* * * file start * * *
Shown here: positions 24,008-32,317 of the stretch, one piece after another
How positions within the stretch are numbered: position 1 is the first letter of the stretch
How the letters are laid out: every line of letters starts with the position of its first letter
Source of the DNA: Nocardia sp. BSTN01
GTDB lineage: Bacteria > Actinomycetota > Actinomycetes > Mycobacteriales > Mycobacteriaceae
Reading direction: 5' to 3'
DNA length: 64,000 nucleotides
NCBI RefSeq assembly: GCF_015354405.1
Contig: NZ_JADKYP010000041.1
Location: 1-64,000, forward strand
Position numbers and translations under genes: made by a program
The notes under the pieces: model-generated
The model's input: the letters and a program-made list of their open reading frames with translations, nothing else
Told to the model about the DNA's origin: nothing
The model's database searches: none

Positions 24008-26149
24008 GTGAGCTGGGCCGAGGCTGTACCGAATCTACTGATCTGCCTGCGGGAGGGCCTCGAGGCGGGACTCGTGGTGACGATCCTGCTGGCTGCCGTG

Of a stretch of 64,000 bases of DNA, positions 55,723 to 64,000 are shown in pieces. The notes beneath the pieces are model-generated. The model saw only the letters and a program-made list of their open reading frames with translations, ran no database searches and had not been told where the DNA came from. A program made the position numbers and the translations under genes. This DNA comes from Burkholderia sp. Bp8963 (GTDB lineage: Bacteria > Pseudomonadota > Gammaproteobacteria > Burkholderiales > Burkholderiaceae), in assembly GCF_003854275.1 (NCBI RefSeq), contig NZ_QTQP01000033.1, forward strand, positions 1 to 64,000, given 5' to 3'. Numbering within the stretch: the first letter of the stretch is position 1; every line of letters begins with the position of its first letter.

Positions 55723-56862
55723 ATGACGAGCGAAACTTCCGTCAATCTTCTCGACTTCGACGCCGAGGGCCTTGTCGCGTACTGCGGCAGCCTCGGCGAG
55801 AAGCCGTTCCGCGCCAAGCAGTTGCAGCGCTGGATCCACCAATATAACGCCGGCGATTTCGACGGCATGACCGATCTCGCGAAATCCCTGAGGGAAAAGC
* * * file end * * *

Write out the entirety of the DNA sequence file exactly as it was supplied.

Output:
Shown here: positions 24,008-32,317 of the stretch, one piece after another
How positions within the stretch are numbered: position 1 is the first letter of the stretch
How the letters are laid out: every line of letters starts with the position of its first letter
Source of the DNA: Nocardia sp. BSTN01
GTDB lineage: Bacteria > Actinomycetota > Actinomycetes > Mycobacteriales > Mycobacteriaceae
Reading direction: 5' to 3'
DNA length: 64,000 nucleotides
NCBI RefSeq assembly: GCF_015354405.1
Contig: NZ_JADKYP010000041.1
Location: 1-64,000, forward strand
Position numbers and translations under genes: made by a program
The notes under the pieces: model-generated
The model's input: the letters and a program-made list of their open reading frames with translations, nothing else
Told to the model about the DNA's origin: nothing
The model's database searches: none

Positions 24008-26149
24008 GTGAGCTGGGCCGAGGCTGTACCGAATCTACTGATCTGCCTGCGGGAGGGCCTCGAGGCGGGACTCGTGGTGACGATCCTGCTGGCTGCCGTG

Of a stretch of 64,000 bases of DNA, positions 55,723 to 64,000 are shown in pieces. The notes beneath the pieces are model-generated. The model saw only the letters and a program-made list of their open reading frames with translations, ran no database searches and had not been told where the DNA came from. A program made the position numbers and the translations under genes. This DNA comes from Burkholderia sp. Bp8963 (GTDB lineage: Bacteria > Pseudomonadota > Gammaproteobacteria > Burkholderiales > Burkholderiaceae), in assembly GCF_003854275.1 (NCBI RefSeq), contig NZ_QTQP01000033.1, forward strand, positions 1 to 64,000, given 5' to 3'. Numbering within the stretch: the first letter of the stretch is position 1; every line of letters begins with the position of its first letter.

Positions 55723-56862
55723 ATGACGAGCGAAACTTCCGTCAATCTTCTCGACTTCGACGCCGAGGGCCTTGTCGCGTACTGCGGCAGCCTCGGCGAG
55801 AAGCCGTTCCGCGCCAAGCAGTTGCAGCGCTGGATCCACCAATATAACGCCGGCGATTTCGACGGCATGACCGATCTCGCGAAATCCCTGAGGGAAAAGC